Tuesday, July 28, 2009

We Done Some Good

Yesterday, Kathryn and I joined about 40 other friends from school for our second annual summer service project at Feed My Starving Children. In case you decide not to click over there, I'll tell you that this organization does just what it says, all through volunteers, it prepares, packages and ships nutritionally healthy meals to children throughout the world.
After a brief overview you arrive at your workstation and quickly decide who will do which tasks. There are scoopers, and weighers and sealers and packers, and plastic bag holders (I suck at that job!) Our team decided to rotate jobs every once in a while to keep things fresh! Only grown-ups can work the sealer. I was awesome at that job!

Once your bag is on the funnel, in goes: one scoop of vegetarian chicken flavoring and one scoop of dehydrated vegetables. We were able to recognize broccoli and something red in the vegetables.

After that comes a coffee cup scoop of soy nuggets and a coffee cup scoop of rice. I also rocked in the soy and rice scooping. The younger girls had a rough time with the handles on the cups and their knuckles.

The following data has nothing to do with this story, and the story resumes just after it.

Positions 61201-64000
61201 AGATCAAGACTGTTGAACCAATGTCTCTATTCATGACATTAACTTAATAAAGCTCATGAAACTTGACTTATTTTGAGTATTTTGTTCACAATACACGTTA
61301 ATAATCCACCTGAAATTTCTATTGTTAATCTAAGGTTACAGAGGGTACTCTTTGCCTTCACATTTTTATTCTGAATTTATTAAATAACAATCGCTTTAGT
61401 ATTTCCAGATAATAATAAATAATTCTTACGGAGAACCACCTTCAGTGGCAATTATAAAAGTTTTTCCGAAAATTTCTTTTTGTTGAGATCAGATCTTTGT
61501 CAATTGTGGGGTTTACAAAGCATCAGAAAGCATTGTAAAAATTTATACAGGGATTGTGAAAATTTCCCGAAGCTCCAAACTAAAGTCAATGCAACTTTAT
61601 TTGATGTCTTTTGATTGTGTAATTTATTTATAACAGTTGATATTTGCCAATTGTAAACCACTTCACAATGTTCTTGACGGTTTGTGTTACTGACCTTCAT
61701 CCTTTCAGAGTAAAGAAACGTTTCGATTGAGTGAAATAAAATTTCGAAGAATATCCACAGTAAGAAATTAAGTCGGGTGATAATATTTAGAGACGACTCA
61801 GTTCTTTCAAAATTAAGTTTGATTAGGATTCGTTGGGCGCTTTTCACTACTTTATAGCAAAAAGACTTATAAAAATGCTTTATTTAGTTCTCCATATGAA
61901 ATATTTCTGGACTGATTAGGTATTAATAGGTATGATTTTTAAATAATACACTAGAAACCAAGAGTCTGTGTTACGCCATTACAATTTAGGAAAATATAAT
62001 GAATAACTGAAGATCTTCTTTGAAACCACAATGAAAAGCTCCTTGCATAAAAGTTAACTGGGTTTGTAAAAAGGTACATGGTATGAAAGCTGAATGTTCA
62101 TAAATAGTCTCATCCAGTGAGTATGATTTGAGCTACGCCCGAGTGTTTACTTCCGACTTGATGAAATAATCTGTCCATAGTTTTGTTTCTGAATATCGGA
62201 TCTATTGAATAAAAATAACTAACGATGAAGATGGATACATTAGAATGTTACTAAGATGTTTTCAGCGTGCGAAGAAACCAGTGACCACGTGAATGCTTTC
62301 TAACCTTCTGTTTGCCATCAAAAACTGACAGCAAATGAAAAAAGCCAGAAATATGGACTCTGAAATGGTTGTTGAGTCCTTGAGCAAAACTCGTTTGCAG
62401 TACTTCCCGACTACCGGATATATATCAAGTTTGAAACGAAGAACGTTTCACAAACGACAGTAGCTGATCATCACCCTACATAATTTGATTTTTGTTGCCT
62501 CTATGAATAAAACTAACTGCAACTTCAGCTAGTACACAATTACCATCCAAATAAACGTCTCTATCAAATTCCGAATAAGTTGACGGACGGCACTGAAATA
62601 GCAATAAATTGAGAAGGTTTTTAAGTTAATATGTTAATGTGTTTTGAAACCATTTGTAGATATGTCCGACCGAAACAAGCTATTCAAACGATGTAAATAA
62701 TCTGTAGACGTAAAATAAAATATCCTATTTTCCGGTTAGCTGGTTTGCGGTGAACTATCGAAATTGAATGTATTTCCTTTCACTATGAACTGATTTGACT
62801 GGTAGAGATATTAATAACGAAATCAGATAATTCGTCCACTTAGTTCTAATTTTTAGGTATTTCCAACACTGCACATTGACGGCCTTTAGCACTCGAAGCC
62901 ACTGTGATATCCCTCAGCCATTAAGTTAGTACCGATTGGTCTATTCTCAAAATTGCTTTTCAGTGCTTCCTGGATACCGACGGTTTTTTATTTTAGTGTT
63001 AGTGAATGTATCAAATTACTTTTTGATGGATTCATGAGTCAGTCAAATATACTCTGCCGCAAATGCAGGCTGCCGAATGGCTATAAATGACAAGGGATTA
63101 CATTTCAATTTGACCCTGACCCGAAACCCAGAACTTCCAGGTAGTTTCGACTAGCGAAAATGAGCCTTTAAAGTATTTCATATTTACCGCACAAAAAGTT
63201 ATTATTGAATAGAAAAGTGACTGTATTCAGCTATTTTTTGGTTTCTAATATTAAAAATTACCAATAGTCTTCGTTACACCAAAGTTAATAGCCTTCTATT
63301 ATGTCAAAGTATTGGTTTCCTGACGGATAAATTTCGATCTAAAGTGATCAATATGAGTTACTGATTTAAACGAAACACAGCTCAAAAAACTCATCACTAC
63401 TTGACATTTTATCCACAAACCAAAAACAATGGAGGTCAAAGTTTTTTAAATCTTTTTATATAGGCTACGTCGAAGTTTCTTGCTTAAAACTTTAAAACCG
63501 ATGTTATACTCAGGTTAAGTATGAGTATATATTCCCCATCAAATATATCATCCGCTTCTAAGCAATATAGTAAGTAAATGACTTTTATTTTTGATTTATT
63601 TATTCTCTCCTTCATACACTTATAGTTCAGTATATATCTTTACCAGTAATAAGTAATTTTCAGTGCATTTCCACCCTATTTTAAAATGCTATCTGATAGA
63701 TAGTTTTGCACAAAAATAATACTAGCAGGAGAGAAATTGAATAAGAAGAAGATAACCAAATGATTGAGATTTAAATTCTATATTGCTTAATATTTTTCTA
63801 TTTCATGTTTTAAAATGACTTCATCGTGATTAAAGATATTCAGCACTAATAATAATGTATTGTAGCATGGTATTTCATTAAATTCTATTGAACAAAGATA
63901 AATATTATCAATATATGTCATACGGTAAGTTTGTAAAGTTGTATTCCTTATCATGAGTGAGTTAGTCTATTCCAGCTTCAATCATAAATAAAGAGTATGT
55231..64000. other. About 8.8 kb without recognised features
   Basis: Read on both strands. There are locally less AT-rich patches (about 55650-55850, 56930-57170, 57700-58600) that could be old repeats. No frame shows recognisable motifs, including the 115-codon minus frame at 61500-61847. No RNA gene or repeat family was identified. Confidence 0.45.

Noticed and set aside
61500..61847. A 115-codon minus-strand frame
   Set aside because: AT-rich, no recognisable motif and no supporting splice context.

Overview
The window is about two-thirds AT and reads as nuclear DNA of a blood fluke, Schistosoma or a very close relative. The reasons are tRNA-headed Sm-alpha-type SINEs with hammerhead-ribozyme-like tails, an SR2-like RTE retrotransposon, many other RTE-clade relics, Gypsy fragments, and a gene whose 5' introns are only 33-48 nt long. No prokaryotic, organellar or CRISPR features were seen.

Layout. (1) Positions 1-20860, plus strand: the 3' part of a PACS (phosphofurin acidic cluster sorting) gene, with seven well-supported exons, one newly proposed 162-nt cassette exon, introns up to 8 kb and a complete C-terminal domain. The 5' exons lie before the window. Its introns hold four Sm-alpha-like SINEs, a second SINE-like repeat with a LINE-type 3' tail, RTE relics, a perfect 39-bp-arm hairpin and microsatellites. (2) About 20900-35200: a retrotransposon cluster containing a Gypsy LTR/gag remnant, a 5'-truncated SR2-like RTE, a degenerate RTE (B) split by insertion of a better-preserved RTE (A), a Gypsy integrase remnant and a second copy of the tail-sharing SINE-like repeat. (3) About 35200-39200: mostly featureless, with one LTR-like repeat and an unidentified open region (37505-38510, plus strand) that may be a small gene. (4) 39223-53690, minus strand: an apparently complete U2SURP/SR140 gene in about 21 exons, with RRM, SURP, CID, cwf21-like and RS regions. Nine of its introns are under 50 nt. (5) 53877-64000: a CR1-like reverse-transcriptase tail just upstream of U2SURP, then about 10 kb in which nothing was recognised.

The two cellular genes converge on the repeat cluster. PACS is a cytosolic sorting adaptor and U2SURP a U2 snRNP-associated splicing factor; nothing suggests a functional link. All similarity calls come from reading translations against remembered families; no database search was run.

From there, the package gets weighed (380 - 400 grams). When 36 packets are completed, they go into a box . . . in a very.specific.order. Kathryn did that job for the longest period of time as she was the only one who could be counted on to remember the "very.specific.order".

We occupied 14 of 16 available the packaging stations for 1 1/2 hours.

If you were an overflow person, you got assigned to putting labels on the bags. Not as much fun, but you get to sit.

Each package of food makes 6 meals. Our pod packed 14 boxes. That's 504 packages of food, or 3024 meals. In total, our group packed 61 boxes for a total of 13,176 meals. This will feed 36 children for 1 year. The cost to FMSC of the ingredients for this amount of food is $2240.

I love this event for so many reasons but primarily because it gives the children a chance to "do" something; to get their hands dirty (so to speak). They know that each package they prepare, seal and pack will be going somewhere so far away, to someone who desperately needs it. Even the really young kids can grasp this concept. Sometime when the boxes are packed on the pallet, there is an opportunity to write messages or draw pictures on the outside of the boxes. The little ones always write the best messages. We didn't get a chance to do that this time because the boxes were being readied for shipment at that moment. We we did get to bless the boxes before their long journey. I heard one little one say what must be her family's dinnertime blessing, of "Grace" over the boxes. And me without my Kleenex.